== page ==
Saying that federal law hampers lending by credit unions, two senators have introduced legislation that would increase the loan maturity cap of 15 years on credit union loans to 20 years.
Sens. Tim Scott (R-S.C.) and Catherine Cortez Masto (D-Nev.) have pushed similar legislation in the past, but Cortez Masto said the pandemic has increased the need for credit unions to have more flexibility to offer loans to members.
S. 762, introduced Tuesday, would allow the cap increase at the discretion of the National Credit Union Administration board. A companion bill has not yet been introduced in the House.
“Credit unions are a key part of the economic ecosystem, and the services they provide make a positive and personalized difference in the financial lives of millions of Americans,” Scott said. “This bill provides important regulatory flexibility to allow credit unions to offer a wider choice of products and services to more effectively meet the credit needs of their members and communities.”
“Credit unions offer opportunity to many Nevadans, allowing them to buy a home, pay for an education, or start a business,” Cortez Masto added. “As Nevada recovers from the coronavirus pandemic and looks to a robust recovery, it’s even more important to give hardworking families flexible credit options.”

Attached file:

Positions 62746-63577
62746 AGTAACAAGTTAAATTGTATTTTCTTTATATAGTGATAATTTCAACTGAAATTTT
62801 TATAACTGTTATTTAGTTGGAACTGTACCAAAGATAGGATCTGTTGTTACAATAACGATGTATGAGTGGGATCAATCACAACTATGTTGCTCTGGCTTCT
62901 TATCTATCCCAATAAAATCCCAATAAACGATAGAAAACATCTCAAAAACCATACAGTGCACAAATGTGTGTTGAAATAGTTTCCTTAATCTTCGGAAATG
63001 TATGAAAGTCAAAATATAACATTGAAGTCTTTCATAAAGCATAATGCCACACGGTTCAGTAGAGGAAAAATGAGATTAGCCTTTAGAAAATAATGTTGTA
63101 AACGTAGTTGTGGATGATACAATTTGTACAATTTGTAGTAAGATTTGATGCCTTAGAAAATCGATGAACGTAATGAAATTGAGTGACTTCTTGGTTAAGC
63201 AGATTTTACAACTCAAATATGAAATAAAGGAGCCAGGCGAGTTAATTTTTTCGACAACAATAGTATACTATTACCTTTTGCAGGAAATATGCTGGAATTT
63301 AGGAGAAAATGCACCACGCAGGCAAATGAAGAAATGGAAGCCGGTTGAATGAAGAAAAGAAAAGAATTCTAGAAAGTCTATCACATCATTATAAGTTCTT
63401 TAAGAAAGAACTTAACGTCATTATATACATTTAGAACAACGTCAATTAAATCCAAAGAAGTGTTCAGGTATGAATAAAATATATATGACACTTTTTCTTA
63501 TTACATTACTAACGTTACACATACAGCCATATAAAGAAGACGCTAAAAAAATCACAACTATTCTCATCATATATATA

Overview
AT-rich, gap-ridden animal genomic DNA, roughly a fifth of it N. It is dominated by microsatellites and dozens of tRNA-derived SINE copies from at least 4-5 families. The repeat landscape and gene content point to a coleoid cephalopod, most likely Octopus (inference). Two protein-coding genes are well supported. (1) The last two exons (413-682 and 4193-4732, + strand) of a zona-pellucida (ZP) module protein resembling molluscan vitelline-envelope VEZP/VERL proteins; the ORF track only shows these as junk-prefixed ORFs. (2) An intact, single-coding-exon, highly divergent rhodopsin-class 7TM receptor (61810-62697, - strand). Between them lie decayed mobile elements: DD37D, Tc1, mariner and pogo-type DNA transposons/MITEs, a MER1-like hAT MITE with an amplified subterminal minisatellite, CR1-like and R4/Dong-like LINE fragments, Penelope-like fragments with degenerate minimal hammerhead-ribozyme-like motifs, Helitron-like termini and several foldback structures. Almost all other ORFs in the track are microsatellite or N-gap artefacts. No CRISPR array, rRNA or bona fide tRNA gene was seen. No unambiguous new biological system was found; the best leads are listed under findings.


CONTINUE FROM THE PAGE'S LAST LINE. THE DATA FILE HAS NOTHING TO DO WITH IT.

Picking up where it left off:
Credit union trade groups immediately endorsed the legislation, saying if passed, credit unions would be able to offer expanded options to members.
“The coronavirus pandemic has underlined the need for several reforms to ensure credit unions can provide products and services that meet members’ needs, and providing the NCUA flexibility for maturity products and removing restrictive requirements on certain loans is a step in the right direction,” said National Association of Federally-Insured Credit Unions President/CEO B. Dan Berger
“This bill by Senators Cortez-Masto and Scott will help create more opportunities for those seeking opportunities to access affordable credit options and grow their financial future,” said Credit Union National Administration President/CEO Jim Nussle.